Flexing the gay body politic
Unless you’ve been living under a rock, far away from the rows of heart-covered cards in supermarkets, and depressing conversations between student singletons on nightbusses, you will undoubtedly be aware that last Sunday (at the point of writing) was Valentine’s Day. And as I bought my boyfriend his tacky heart-covered card and token box of chocolates from Asda, it occurred to me that life for Lesbian and Gay couples is quite possibly better than it has ever been.
Not only is Lesbian Gay Bisexual and Transgender History Month finding its momentum, with a large number of events being held nationwide, but couples like us have, in recent years, made a number of important gains. We have the prospect of civil partnerships; should we so wish, protection from discrimination enshrined in law; the right to adopt, an age of consent which is, at last, equal to that of our straight counterparts; and the list goes on… During the Labour government of the past twelve years, LGBT rights and protections have been an important issue, but with a general election looming and the major parties gearing up for their campaigns, it’s a good time to look at what we can expect from them.
The Labour Party has a sound history of promoting gay rights since it’s election in 1997, including the introduction of Civil Partnerships, adoption rights, the repeal of Section 28, and equalising the age of consent. Early in his premiership, Gordon Brown made IVF rights for Lesbian couples a key political issue, an issue which was voted against by a number of Conservatives, including leader David Cameron.
However, despite these progressive changes, there a number of areas in which progress is still to be made. Recent research by gay rights group, Stonewall, shows that homophobic bullying in schools is still widespread, with LGBT people in faith schools being around 10 percent more likely to be bullied than those in other schools. However, the Labour Government has greatly expanded schools of this type in recent years. The Labour Government needs to seriously evaluate how homophobic bullying can be tackled in faith schools, which are increasingly being financed by the tax-payer. Labour’s high-profile Equality Bill has also received criticism, with gay-rights activist Peter Tatchell pointing out that the bill fails to provide protections against discrimination on the grounds of sexual orientation in the same way that it does race, age, disability and sex.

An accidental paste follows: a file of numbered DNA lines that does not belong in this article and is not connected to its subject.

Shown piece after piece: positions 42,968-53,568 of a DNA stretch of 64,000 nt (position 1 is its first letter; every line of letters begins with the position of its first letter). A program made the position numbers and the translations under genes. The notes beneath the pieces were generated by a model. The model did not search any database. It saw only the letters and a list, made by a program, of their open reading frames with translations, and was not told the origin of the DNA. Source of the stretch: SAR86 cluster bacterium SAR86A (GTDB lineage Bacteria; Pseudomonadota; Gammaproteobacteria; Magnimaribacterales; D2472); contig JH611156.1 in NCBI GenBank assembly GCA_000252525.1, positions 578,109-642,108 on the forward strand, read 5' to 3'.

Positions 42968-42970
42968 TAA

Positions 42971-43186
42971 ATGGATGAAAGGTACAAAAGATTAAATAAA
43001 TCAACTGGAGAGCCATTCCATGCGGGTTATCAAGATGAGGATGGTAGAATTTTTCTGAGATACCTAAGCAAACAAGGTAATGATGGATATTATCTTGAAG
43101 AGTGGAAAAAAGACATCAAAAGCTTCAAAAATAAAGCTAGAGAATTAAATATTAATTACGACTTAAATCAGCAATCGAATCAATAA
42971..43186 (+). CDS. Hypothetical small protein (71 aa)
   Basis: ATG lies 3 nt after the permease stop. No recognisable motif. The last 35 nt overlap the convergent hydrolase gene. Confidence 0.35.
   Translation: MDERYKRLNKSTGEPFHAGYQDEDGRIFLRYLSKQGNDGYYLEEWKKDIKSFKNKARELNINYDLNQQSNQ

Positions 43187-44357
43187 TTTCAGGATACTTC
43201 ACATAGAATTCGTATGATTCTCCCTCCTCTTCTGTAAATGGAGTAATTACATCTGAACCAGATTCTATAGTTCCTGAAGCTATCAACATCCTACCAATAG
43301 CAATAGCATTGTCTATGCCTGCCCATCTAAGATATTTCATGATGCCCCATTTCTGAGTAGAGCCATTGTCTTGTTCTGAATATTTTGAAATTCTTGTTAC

The Conservative Party, which according to most recent opinion polls, is the most likely to form the new government later this year, appears to have made great progress in terms of its support of LGBT Rights. David Cameron has apologized publically for the hurt caused to the gay community by Section 28, a piece of legislation introduced by the Conservatives in 1988 which made illegal the promotion of homosexuality in state schools, or the use of materials which promoted homosexuality as an acceptable family type. The party has also seen an increase in openly-gay MPs, and candidates standing for the party in the upcoming election. However, in a recent interview with gay magazine Attitude, David Cameron was left to squirm when confronted with evidence that he had, in fact, voted against causes which he claimed to support, including equal adoption rights. The Conservative Party has also been criticised for its alliance with homophobic politician Michael Kaminski in the European parliament. While the party appears to have made progress, and David Cameron, as its leader, has expressed support for a number of issues, time can only tell if the Conservative Party as a whole is willing to support progressive legislation on LGBT issues.
The Liberal Democrats, led by Nick Clegg is widely accepted to be a liberal and tolerant party, and as Nick Clegg recently claimed, has the longest history of supporting LGBT issues. The party is critical of the current system of asylum, in which many gay immigrants are refused the right to stay in the UK, and told to return to their home countries, facing potential abuse, and in some cases violence and death threats. The party would also like to see civil partnerships extended to marriage in law. In many respects the most gay-friendly party, with a good history of voting in favour of LGBT issues, the Liberal Democratic Party appears to be a sensible allegiance for the LGBT Community.
However according to recent opinion polls and voting patterns, the party can most realistically hope to increase its share in parliamentary seats and reduce the majority of the other parties. However, speculation is high that the upcoming election could result in a hung parliament, in which no party has an absolute majority and therefore may seek to form a coalition. This could see a degree of power placed in the hands of the Liberal Democratic Party.
While election campaigns are so often based on “sound bites” and tactical choices, one thing is clear: with the election edging closer, and the gay-vote becoming increasingly sought after, this is shaping up to be a very interesting competition.